Mucky Kid at Theatre503
Maggie Radcliffe was a child-killer while still a child herself. Mucky Kid follows 36 hours in her life, escaped from an open prison and tasting adult freedom for the first time.
Sam Potter’s debut play as a writer has a lofty aim: to ask if everyone deserves a second chance in life. This reeks of first-play-itis and an inexperienced playwright taking on themes far too big for her, but Potter is an experienced director and she brings all her sage theatrical know-how to bear on this carefully constructed debut.
Based on extensive research into youth offending, the central nugget that Potter obsesses over is the untrustworthy testimony of kids. And so it is for Maggie. Her day and a half of freedom with fellow jail-breaker Naomi introduces her to Derek and Jason – two Norwich lads – and 10-year-old truant Paige. But quite what happens between these five characters is left entirely up for debate as Maggie’s account of events changes with the wind. “Use your words” she’s told by friends, lovers and gaolers alike. But it’s her very words that can’t be trusted.
Because of this Mucky Girl is a slippery beast, replaying the same scenes time and again, toying with their tone and content on each occasion. A one-time tender first kiss becomes a grotty sex act; a loving gesture becomes a frightened betrayal. Everything about this play – the characters, the plot and the truth – is in a state of flux. Progressively sinister scenes in a diner and therapy room take the audience from sympathising with Maggie to questioning Daily Mail–style if she should ever be allowed out.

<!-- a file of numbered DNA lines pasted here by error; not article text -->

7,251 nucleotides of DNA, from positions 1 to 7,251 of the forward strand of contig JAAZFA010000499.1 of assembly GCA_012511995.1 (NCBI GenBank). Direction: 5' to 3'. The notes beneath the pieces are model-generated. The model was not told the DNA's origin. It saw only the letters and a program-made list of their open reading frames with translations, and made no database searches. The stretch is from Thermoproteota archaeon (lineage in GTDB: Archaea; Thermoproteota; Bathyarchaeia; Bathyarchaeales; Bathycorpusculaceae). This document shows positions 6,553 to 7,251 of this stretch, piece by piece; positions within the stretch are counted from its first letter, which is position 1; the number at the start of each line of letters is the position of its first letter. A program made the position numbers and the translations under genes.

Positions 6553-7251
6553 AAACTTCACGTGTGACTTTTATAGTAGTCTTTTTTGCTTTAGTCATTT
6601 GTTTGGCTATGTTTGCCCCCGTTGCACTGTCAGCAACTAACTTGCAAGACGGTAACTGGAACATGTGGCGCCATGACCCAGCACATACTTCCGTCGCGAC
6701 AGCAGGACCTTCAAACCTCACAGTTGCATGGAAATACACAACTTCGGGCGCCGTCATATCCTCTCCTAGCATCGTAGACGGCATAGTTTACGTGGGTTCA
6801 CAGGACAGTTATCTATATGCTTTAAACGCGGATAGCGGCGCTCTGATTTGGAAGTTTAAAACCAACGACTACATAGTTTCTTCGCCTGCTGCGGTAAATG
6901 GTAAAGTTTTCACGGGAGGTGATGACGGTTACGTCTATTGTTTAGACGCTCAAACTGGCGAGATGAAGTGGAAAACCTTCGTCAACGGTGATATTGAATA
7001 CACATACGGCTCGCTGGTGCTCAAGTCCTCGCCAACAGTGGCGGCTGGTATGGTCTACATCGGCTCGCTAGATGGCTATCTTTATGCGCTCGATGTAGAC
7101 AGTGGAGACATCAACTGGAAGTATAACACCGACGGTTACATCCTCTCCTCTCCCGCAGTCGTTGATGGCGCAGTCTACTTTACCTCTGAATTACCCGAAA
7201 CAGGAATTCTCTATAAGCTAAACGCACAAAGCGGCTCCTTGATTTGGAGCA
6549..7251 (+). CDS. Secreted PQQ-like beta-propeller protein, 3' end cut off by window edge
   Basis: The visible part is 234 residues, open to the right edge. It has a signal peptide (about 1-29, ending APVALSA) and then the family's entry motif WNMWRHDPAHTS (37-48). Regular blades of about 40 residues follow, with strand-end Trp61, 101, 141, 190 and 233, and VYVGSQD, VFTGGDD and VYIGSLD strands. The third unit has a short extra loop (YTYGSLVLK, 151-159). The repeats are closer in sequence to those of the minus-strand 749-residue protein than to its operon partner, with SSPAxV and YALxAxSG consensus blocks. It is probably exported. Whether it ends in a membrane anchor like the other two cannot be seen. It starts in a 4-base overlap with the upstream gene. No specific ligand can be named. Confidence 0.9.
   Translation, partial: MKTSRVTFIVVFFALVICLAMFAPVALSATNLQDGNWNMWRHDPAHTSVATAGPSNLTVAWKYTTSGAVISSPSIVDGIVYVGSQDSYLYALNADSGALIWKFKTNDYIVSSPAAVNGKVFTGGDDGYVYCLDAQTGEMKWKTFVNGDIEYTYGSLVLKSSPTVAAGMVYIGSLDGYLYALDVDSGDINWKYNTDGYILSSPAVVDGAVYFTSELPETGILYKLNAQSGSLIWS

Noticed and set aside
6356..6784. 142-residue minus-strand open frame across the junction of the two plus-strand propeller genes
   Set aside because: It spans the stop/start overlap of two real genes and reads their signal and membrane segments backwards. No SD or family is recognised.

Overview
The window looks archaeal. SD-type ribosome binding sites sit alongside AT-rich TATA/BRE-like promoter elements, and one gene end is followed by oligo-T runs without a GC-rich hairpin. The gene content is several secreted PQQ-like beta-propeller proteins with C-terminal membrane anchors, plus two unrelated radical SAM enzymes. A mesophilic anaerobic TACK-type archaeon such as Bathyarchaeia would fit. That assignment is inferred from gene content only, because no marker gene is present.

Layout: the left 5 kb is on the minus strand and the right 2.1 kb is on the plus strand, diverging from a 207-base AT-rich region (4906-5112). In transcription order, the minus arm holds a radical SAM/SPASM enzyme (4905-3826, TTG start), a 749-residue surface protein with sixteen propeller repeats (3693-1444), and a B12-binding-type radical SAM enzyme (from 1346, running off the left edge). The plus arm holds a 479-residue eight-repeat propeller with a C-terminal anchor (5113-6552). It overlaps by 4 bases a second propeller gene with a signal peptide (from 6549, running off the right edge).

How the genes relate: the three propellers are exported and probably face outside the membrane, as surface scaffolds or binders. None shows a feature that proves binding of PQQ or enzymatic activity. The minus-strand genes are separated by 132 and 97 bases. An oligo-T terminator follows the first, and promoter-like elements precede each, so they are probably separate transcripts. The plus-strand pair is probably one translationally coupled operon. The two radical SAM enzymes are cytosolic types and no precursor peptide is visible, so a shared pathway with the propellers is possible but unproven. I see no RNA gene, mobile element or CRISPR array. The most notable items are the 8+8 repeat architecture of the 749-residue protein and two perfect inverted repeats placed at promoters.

And therein lies the play’s only issue: the audience condemns Maggie because that’s the last interpretation offered up. An overly long final interrogation suggests that some truth has finally been reached – a truth that not only paints Maggie in a negative light but utterly refutes the rehabilitative capacity of the penal system.
Sonia Cassidy lights up Theatre503’s intimate space with a strong central performance as Maggie: her wide-eyed, jut-jawed ticks are the signature of a perpetual juvenile trapped in an ageing body that missed out on childhood. She’s ably backed up by a universally strong cast led by Rob Witcomb as the hapless duffle-coated Derek, but this is a one-woman dominated world with Maggie as queen of the plot, the truth and indeed the entire play.
Mucky Kid is at Theatre503 at the Latchmere until 7th December 2013. For further information or to book visit the theatre’s website here.
Watch an interview with Sonya Cassidy here: